Ways to secure your hybrid workforce
Cisco shares five tips to enable resilience everywhere so you can empower work anywhere
As the world transitions into a more permanent hybrid workforce, the flexibility brings both new-found benefits and challenges for employers and workers.
Cisco’s hybrid workplace survey found that 77 per cent of larger organisations are looking to increase their work flexibility, while 58 per cent of employees plan on working from home for eight or more days each month.
The US intelligence service, the FBI, found that cybersecurity attacks increased more than three-fold as a result of the transition to remote work in 2020.
In addition, experts predict that ransomware will cost the world up to £15bn in 2021 and is expected to be a greater concern with the hybrid work model.
As a result, you will need to rapidly scale your security to account for the massive influx of remote and hybrid workers while simplifying and unifying your IT systems.
Whether your team is working in the office, remotely, or somewhere in-between, you do not need to compromise your security for more flexibility.
Here are five simple tips to maintain your hybrid workforce culture while securing your workers and company assets.
Educate your workforce to embrace secure work practices
Workers expect technology will follow them wherever they go – but having flexible locations exposes them (and your organisation) to threats in new ways.
That is why IT and security teams need to ensure the hybrid experience is secure at every endpoint by educating users about safe practices and potential hazards.
Key elements to focus on include the importance of adopting security-centric practices such as learning to identify phishing attacks, strong password policies and keeping software up to date.
Verify the person is who they say they are
Relying on traditional means of user verification, ie username and password, is risky given that phishing and credential theft are still the top forms of social-driven breaches. Research shows that 80 per cent of breaches are linked to stolen credentials.
Multi-factor authentication (MFA) is a simple, first layer of security all businesses need before they can grant access to company assets.
Think of MFA as something you know (your username or password) and something you have (your phone) to verify your identity and device health.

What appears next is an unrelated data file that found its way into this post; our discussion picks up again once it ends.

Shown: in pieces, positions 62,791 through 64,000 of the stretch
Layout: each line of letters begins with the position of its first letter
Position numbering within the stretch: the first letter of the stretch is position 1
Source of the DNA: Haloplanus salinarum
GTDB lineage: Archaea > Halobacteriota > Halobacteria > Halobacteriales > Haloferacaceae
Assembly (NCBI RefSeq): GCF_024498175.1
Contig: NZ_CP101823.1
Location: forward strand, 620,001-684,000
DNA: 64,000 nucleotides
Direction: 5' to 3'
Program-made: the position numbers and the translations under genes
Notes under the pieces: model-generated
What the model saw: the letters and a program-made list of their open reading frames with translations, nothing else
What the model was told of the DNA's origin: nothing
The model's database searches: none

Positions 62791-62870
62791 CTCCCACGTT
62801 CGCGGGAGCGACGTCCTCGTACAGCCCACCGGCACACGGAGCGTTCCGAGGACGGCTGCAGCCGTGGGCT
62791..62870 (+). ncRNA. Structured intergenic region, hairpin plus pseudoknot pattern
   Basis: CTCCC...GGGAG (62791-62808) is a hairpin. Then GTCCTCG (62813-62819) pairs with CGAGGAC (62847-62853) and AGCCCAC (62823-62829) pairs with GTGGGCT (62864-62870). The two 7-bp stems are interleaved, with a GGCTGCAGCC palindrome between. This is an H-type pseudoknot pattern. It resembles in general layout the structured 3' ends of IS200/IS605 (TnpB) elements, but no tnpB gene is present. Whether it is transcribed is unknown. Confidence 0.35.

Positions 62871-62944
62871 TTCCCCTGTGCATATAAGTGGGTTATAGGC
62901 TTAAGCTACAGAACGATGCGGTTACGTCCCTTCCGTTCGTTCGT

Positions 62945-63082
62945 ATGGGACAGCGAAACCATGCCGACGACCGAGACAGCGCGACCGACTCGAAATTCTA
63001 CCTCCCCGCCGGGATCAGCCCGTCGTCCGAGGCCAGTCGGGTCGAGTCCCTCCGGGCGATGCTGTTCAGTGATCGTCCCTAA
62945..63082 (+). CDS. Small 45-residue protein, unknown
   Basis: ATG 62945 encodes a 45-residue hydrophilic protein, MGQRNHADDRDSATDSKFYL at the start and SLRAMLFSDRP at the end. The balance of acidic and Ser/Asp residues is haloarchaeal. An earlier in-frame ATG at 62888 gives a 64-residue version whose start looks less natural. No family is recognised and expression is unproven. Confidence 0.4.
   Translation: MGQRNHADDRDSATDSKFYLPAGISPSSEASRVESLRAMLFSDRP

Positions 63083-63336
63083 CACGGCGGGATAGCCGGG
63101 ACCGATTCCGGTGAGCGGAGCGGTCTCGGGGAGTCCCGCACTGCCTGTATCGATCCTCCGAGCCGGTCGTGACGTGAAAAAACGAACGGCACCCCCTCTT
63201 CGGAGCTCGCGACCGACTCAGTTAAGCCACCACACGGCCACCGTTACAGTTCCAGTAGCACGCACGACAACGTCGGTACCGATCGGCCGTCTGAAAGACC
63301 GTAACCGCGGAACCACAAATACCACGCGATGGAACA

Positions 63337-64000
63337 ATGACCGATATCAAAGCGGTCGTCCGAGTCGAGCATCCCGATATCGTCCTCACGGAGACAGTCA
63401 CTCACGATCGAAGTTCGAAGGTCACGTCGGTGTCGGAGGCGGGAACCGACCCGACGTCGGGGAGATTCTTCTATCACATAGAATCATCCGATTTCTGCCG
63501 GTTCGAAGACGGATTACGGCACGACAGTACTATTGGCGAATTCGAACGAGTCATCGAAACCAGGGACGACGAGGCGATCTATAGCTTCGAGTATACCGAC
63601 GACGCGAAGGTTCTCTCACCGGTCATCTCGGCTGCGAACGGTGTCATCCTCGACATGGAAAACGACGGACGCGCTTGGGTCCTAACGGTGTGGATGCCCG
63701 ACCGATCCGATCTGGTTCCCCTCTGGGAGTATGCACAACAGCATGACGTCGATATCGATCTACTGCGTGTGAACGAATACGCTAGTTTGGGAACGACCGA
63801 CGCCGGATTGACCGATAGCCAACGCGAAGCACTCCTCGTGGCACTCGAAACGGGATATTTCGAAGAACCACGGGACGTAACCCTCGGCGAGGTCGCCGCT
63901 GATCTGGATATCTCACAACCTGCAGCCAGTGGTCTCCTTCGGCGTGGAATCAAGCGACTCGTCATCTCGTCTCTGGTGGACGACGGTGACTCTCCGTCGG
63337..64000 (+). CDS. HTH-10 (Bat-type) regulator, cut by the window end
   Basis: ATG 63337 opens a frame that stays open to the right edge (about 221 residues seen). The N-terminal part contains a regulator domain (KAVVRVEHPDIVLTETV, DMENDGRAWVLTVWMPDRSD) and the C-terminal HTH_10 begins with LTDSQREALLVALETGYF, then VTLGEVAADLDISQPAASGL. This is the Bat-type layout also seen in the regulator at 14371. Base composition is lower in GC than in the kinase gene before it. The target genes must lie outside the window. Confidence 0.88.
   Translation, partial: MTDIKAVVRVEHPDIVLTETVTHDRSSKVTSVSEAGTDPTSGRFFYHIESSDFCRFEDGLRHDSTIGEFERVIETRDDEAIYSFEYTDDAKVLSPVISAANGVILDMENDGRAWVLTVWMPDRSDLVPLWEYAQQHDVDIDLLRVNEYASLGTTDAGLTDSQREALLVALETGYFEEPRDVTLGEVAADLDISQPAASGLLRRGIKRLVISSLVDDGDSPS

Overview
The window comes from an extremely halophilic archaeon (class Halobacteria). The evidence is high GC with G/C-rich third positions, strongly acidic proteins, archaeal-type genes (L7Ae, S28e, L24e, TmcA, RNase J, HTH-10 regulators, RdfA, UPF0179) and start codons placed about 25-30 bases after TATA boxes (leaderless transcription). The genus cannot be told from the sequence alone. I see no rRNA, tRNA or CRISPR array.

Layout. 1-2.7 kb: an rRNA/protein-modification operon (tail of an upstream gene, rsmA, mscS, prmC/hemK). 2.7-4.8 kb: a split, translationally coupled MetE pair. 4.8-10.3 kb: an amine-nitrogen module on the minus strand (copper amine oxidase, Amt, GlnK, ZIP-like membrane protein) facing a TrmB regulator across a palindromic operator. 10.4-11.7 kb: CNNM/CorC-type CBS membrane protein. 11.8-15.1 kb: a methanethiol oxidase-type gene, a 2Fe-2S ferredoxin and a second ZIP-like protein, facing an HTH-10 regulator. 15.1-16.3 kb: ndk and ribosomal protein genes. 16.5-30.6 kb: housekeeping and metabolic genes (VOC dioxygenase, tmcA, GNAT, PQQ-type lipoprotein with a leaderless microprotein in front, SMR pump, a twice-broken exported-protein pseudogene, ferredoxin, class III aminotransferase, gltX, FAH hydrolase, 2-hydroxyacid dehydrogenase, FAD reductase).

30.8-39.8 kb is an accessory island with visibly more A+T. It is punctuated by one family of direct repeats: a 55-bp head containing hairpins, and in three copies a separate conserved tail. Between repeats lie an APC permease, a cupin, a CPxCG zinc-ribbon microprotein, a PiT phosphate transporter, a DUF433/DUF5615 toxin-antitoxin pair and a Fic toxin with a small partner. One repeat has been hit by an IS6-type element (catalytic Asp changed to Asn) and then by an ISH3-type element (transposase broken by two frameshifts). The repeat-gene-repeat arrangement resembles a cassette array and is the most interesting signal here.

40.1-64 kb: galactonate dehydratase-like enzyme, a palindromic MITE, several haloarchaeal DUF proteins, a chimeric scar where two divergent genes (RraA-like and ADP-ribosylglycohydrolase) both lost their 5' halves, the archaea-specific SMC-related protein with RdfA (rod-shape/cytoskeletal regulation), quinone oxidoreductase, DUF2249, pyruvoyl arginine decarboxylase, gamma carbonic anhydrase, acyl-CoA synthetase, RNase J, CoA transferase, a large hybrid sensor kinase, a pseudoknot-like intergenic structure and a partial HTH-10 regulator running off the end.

Enable secure access from anywhere
If you aren’t already, leverage security tools that bring users in to your on-premises security and/or move security out to the user with the cloud.
A virtual private network (VPN) provides a safe tunnel between users and applications so workers can stay productive and connected when they are on the road or working from home.
It helps ensure only approved users get in by providing the right level of security, without compromising the user experience.
Defend against security threats at any entry point
The average organisation is still concerned about cloud security. Add to that the rising number of attacks that target the endpoint (devices like desktops, laptops, and mobiles) and it is clear to see that having a first line of defence at the domain name system layer, and a last line of defence at the endpoint for threats that slip through – is an imperative.
The first layer blocks domains associated with malicious behaviour before they get into your network or contains malware if it is already inside, while the last layer protects against more advanced threats.
Unify your security through a simple, integrated platform
Do not patchwork your security with point products and disparate user experiences. Make security easy and effective through SecureX – a seamlessly integrated, built-in platform that connects your Cisco Secure products together with your infrastructure.
The portal keeps your data safe wherever your employees work – allowing you to enable security everywhere and empower anywhere.